History of EAPs


In the 1970’s the civil service employed welfare officers and in 1973 the ESB introduced the first EAP. In 1989, The Health, Safety and Welfare at Work Act was introduced in Ireland. The initial focus of the Act was on psychical hazards at work but it later encompassed psychological hazards such as violence, stress, and bullying in the workplace. In the 1990’s the civil service began to recruit Employee Assistance officers.

In 1993, an Inaugural meeting of the Association of Welfare and Employee Assistance Counsellors (A.W.E.A.C.) was held in Dublin Castle on 27th May 1993. There was an increasing recognition of the need for counselling in the workplace and in 1995 a survey of 100 manufacturing and service organisations was conducted by the Irish Management Institute. 50% of those who responded reported that they had a counselling service for their employees covering a wide range of employee problems. Reported benefits included a reduction in absenteeism, increased work performance and morale as well as an increase in productivity. A large majority of organisations expressed high levels of satisfaction with their counselling services.

In May 0f 2001 a chapter of the Employee Assistance Professionals Association (EAPA) was established in Ireland. EAPA is the largest and oldest organisation representing Employee Assistance Professionals. It was established in 1971 with a membership of approximately 5,000 EAP Professionals in the US and International. EAPA designs and publishes practice standards.


During 2001, the Employee Assistance Certification Commission (EACC) introduced the CEAP-I credential to the international community. CEAP-I (Certified Employee Assistance Professional International), is a credential administered by the EACC which indicates a mastery of EA programming knowledge, skills and abilities. Several EA professionals successfully undertook this exam. The first Employee Assistance Professionals in Ireland to receive the CEAPI credential – viz. Lorus Collum, Melissa Darmody and Damian Davy.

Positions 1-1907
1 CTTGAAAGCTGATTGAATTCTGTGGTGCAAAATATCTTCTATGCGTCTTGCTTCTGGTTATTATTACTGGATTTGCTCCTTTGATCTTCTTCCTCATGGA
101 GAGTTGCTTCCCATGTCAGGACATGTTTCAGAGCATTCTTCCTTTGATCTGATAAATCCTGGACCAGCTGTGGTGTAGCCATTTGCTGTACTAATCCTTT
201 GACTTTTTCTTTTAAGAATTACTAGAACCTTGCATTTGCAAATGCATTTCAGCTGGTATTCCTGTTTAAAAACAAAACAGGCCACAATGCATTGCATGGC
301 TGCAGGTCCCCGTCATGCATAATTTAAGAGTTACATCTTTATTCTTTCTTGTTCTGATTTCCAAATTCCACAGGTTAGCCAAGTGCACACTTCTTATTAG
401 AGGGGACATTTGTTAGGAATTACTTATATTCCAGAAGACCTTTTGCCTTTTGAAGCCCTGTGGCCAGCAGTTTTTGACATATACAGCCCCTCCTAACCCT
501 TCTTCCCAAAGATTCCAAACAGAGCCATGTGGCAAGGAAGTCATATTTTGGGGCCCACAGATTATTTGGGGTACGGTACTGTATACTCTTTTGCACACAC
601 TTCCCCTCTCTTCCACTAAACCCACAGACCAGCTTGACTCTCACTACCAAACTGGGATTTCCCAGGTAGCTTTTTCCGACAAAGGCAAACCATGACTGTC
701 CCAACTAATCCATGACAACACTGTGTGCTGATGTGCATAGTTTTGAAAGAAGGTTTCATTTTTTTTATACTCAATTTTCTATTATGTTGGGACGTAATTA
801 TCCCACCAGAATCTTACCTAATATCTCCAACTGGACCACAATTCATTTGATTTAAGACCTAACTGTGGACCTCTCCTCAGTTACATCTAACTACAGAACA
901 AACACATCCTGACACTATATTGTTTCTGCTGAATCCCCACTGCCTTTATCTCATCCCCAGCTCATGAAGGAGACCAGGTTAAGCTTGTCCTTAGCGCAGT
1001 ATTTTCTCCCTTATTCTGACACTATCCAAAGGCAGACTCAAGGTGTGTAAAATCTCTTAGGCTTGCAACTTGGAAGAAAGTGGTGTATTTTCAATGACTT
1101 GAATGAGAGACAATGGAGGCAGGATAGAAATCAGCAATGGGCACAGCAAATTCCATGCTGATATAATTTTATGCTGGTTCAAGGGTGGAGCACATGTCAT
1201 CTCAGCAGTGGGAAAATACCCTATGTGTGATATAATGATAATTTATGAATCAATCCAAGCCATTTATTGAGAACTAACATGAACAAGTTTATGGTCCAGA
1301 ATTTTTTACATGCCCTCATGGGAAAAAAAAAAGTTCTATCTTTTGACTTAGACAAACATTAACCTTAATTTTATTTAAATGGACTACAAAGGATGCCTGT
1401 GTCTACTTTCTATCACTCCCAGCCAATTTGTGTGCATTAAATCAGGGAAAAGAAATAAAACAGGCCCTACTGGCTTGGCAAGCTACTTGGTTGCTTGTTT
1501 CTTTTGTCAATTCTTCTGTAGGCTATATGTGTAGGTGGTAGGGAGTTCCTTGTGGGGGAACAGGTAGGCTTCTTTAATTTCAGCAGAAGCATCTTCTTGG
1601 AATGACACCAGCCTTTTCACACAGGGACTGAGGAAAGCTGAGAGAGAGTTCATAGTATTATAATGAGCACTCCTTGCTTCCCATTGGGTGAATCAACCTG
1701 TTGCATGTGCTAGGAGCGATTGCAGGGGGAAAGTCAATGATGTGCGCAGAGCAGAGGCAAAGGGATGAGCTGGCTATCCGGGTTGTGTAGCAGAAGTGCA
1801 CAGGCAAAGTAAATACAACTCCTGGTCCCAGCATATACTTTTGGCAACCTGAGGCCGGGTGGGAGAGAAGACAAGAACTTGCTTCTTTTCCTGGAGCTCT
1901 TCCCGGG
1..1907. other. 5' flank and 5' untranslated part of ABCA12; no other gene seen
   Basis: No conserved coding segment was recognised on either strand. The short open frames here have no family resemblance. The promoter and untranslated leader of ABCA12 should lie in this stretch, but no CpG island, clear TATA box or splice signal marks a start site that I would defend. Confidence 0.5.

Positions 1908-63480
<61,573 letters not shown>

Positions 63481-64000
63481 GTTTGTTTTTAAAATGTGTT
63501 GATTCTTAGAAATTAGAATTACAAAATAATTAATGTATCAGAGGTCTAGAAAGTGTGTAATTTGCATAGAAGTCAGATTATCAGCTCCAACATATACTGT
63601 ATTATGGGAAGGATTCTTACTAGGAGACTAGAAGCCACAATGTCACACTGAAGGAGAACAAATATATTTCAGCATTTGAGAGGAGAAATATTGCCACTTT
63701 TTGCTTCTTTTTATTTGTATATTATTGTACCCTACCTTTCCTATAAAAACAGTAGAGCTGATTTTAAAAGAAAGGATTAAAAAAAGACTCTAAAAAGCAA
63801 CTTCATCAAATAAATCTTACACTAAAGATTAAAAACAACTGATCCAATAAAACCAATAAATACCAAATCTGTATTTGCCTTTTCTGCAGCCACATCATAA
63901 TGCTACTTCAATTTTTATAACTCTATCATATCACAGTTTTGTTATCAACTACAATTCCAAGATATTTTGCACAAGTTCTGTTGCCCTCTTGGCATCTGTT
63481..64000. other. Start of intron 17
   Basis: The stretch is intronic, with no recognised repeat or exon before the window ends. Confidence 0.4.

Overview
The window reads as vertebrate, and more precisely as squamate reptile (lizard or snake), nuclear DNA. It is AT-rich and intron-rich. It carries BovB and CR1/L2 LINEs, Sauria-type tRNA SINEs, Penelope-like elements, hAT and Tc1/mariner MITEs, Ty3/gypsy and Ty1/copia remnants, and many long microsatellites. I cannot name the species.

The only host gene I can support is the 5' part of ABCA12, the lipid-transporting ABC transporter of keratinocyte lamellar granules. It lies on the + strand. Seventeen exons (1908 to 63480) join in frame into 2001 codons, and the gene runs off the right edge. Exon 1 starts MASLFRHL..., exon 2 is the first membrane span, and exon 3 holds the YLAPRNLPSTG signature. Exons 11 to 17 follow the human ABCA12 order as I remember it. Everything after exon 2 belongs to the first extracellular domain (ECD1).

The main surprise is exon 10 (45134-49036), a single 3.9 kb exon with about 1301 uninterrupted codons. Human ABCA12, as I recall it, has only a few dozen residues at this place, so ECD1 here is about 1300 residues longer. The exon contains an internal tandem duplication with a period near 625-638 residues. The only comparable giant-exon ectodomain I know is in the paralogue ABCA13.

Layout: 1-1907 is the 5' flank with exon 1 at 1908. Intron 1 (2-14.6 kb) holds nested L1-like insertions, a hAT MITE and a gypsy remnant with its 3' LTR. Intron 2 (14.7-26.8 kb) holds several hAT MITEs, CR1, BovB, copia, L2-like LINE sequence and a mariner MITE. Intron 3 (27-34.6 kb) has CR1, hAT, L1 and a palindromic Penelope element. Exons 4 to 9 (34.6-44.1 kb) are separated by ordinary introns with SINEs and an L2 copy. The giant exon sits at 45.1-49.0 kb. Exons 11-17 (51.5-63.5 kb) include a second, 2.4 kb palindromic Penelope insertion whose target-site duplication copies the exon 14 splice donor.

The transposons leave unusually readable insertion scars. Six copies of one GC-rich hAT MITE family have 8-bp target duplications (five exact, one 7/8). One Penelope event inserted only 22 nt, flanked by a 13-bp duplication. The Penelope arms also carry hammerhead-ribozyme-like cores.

In 2004 the new Health Safety & Welfare Bill was published

Current driving forces in EA development include Employers Duty of Care for the following:

  • work stress (work overload)
  • critical Incident stress (C.I.S.)
  • violence at work
  • workplace bullying / harassment / sexual harassment
  • employee drug testing

EAPA Ireland is still working to represent those in the field of EAP provision and recognises the changing nature of the workplace and employees continued need for support. EAP work is provided both internally in organisations where EAP professionals provide direct on-site support and guidance to employees and also externally by counsellors, psychologists and coaches.


Thanks to Damien Davy for providing much of the historical content in this section